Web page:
Training Doctors

Why do different doctors practice medicine differently? It may be because medical schools that train doctors are different:

Take Johns Hopkins Hospital and Mount Sinai Medical Center, for example. They are both prestigious, but around 50 percent of patients at Johns Hopkins were enrolled in hospice in their last six months of life, compared to only 23 percent at Mount Sinai. Residents at Mount Sinai “may therefore learn a higher threshold for referral of a patient to hospice or may decide to explore more aggressive treatment approaches first,” according to the report

Comments (11)

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  1. Jimmy says:

    Interesting analysis. It’s interesting to see the different results of different training programs.

  2. Donna says:

    Where, in this discussion, is the PATIENT? Why are we talking about end-of-life issues witout considering that PATIENTS might make different choices, depending on their personal, religious or family attitudes about end-of-life care?

  3. Cindy says:

    A little variation might be good. If you consider that teaching hospitals train doctors but don’t necessarily keep them once they graduate, it’s probably a good thing. That way, there can be a healthy debate about best practices at institutions that employ doctors with a diversity of perspectives.

  4. Alex says:

    Variation will be good in the long run: good techniques thrive and bad ones die.

  5. Paul says:

    @Alex – unfortunately that often also means patients die with them

  6. Robert says:

    I certainly wouldn’t want a doctor who was so quick to resort to hospice over another available treatment.

  7. seyyed says:

    both sets of doctors are obviously trained but they may just have different thoughts on how to best proceed in certain situations. Not necessarily a bad thing as many have said because this can lead to a healthy debate on best ways to treat patients

  8. Buster says:

    Rather than attempt to train 780,000 disparate doctors to follow best practice, wouldn’t it be easier to train a few hundred medical school about the best practices?

  9. August says:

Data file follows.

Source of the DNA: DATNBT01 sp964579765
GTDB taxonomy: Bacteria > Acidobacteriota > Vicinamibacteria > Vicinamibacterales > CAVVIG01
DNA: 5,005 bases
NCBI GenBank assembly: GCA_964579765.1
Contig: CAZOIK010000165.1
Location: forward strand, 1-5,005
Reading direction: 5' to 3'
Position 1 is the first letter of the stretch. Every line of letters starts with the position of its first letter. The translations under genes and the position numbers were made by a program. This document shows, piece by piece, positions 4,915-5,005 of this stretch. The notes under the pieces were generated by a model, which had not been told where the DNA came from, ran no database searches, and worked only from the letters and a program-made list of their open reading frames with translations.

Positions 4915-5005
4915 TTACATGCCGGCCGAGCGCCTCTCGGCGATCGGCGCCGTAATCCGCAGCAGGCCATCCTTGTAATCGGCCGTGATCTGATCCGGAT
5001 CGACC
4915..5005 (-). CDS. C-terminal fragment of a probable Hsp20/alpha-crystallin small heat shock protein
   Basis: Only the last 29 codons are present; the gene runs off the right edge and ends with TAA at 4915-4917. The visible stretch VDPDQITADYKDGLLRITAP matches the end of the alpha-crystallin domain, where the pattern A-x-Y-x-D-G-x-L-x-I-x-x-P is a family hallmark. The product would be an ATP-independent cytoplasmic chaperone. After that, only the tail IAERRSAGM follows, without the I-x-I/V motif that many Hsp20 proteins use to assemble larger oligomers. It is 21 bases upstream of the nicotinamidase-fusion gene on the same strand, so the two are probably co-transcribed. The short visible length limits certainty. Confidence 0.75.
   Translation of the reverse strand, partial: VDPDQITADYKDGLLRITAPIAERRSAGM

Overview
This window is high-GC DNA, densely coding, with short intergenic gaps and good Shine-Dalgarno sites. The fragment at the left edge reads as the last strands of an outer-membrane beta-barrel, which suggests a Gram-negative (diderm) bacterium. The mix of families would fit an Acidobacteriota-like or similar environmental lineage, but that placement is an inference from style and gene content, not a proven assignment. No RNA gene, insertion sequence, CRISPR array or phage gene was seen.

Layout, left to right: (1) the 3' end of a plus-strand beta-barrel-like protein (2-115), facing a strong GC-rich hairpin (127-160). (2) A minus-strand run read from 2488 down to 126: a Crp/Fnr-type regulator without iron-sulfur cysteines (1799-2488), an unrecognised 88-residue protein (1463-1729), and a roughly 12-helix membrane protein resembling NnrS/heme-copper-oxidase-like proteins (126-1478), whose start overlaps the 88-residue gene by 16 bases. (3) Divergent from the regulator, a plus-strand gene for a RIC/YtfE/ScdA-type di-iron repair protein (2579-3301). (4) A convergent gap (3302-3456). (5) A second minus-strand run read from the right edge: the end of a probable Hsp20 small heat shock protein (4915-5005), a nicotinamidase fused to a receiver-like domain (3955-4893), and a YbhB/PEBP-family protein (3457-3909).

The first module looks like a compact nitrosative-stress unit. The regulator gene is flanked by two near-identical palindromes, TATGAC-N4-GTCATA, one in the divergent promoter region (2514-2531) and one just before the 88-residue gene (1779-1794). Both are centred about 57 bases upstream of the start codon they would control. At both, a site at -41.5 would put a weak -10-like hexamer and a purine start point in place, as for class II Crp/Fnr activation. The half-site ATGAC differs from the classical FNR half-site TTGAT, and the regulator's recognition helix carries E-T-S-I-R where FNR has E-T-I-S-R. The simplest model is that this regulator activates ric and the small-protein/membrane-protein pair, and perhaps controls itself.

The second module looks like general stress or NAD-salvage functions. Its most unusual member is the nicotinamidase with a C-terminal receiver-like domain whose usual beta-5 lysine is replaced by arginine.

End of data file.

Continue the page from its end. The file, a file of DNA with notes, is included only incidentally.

There are 3 different type of care. What is the proper balance of supply-sensitive care and preference sensitive care?

    -Effective care refers to services that are of proven value and have no significant tradeoffs; the benefits of the services so far outweigh the risks that all suitable patients should receive them.

    -Supply-sensitive care represents services for which the supply of physicians and other resources—such as hospital beds—strongly influences the amount of care delivered.

    -Preference-sensitive care comprises care for conditions for which there is more than one treatment option, each with its own benefits and tradeoffs. For these conditions, patients’ preferences should—but often do not—guide decision-making

  10. Jordan says:

    It’s interesting that John Hopkins sends more patients into hospice in the last 6 months of life, but those patients see significantly fewer doctors over that same period. I wonder if that’s also hospice related..

  11. Joshua says:

    I just wanted to point this out…According to Gold “…the thinking is that physicians who train at hospitals with better and more efficient care will be better-prepared to become leaders in changing how health care is delivered in this country…” am I missing something here? Isn’t this common sense? If you train at better places (no matter your professional field) you will indeed be more prepared and have better skills in specific areas than those trainning in poor-quality institutions. This just sounds obvious to me.
    As the saying goes “sometimes it doesn’t matter how you get there, as long as you get there”. If different types of training programs help doctors-in-training become more skilled to perform certain tasks, then that should be just fine. It doesn’t matter if the way they are trained is different, as long as they all provide a good and efficient service. The problem arises when they are all trained in different ways and their performance varies tremendously from hospital to hospital.